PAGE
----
The Use Of Biogeographical Techniques In The Study Of Migrant Noctuid Moths

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The use of biogeographical techniques for monitoring, mapping and predicting seasonal changes in the distribution of migrant noctuid moths in a country or region, can lead to timely and effective control of infestations of the larvae of international pest species like the African armyworm, Spodoptera exempta (Wlk.); the American bollworm, Heliothis armigera (Hub.); the Black cutworm, Agrotis ipsilon (Hufn); the cotton leafworm, Spodoptera lilloralis (Boisd.) etc., and hence to the protection of crops and pasturelands. Methods of data collection include the establishment of national and regional networks of monitoring devices such as light and pheromone traps, and the introduction of regular or periodic standard procedures for recording, reporting and assessing infestations of larvae. Techniques for collecting and analysing the data include the use of: (a) dots, circles or similar marks on topographic or weather maps to plot the occurrence of moths and/or larvae at the latitudes and longitudes of outbreak sites, followed by the dates when infestations were confirmed; (b) numerical symbols (e.g. 1-12 for January to December) on the above maps in order to summarize periodic (e.g. monthly) shifts in the distribution of populations within or across neighbouring countries; (c) colour codes or other graphic symbols to plot maps of pest distribution and migration over the required time-scale, followed by the study of appropriate synoptic weather charts, particularly streamline wind charts showing surface and low-level wind convergence zones over the distribution areas. Successful application of these techniques have included studies of changes in the distribution and migration of: (a) A. ipsilon worldwide; (b) Desert locust in Africa and Asia; (c) S. exempta in Africa and S.W. Arabia etc. In the 1981/82 outbreak season, for example, dots (e) were used to map out and date south-to-north displacement of populations of S. exempta across eastern Africa from Tanzania to Ethiopia between November 1981 and June 1982; while in 1980/81, numbers (1-12 for January-December) were plotted to summarize outbreaks developing between Ethiopia and Tanzania. Successful monitoring and assessment of mass movement of moths between Tanzania, Kenya and Uganda early in the 1981/82 season, for example, enabled the Armyworm Forecast Service to issue accurate forecasts for the first cross-border migrations of moths between the three countries from the second week of February 1982, leading to effective control of larvae to save cereal crops, sugar-cane and pasture grasses in East Africa.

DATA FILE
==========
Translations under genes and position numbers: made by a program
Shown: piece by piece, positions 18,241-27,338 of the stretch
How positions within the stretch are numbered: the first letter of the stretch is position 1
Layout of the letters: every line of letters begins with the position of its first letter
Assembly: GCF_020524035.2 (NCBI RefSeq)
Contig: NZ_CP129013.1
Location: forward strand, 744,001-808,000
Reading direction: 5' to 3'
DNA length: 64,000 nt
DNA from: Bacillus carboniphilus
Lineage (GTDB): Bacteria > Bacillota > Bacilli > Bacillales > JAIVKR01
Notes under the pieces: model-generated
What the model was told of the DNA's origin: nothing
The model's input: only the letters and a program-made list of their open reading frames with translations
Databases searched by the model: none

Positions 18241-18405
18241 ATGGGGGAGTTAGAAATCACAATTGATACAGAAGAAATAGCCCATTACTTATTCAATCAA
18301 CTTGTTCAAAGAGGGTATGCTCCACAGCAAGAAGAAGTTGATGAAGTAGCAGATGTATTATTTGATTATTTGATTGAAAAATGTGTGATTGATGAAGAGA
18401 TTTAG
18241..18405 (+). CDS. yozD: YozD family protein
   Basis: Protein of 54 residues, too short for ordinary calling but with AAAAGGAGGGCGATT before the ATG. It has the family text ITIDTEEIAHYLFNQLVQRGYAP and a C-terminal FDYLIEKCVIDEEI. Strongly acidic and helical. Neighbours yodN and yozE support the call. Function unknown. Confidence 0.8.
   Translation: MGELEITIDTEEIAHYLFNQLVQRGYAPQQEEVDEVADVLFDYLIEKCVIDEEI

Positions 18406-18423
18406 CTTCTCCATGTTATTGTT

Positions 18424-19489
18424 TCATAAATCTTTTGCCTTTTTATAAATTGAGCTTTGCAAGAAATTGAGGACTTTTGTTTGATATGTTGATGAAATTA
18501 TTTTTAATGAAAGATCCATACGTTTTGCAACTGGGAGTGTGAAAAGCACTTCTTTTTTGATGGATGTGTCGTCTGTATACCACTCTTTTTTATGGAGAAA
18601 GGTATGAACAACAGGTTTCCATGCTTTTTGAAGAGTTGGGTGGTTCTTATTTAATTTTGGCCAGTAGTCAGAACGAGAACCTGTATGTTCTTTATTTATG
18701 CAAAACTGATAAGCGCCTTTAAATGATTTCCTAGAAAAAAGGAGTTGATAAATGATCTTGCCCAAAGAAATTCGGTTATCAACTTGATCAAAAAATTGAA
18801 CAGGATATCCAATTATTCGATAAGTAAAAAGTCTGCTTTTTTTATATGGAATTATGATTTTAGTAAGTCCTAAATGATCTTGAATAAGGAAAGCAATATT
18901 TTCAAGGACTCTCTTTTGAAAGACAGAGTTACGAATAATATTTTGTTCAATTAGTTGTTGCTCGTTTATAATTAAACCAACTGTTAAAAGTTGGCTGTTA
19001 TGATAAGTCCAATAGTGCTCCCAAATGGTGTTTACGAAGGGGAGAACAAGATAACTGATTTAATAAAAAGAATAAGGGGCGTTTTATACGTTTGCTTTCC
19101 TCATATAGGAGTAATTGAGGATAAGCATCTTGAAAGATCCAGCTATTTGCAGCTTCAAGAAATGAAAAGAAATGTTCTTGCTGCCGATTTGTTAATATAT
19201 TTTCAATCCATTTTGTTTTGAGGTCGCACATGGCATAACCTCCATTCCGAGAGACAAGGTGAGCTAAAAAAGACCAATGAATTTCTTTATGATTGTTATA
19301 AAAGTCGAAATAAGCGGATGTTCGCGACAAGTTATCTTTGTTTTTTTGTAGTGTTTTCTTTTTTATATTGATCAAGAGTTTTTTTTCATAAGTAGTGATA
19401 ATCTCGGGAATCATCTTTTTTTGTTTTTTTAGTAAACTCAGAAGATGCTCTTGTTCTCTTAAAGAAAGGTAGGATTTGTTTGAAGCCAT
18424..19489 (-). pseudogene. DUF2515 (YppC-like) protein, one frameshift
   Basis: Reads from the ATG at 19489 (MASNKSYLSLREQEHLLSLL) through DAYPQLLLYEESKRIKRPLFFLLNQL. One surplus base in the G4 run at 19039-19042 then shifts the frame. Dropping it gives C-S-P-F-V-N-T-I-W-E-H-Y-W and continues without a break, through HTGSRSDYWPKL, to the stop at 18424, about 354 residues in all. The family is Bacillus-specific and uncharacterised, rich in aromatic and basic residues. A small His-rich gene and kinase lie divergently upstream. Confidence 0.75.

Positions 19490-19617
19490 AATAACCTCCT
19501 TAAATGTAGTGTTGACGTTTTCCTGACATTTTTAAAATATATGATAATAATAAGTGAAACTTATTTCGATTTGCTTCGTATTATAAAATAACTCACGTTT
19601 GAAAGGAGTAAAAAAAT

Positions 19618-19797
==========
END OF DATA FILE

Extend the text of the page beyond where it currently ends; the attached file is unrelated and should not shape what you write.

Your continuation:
East African Agricultural And Forestry Journal, 8 (4/5/6), p. 551-559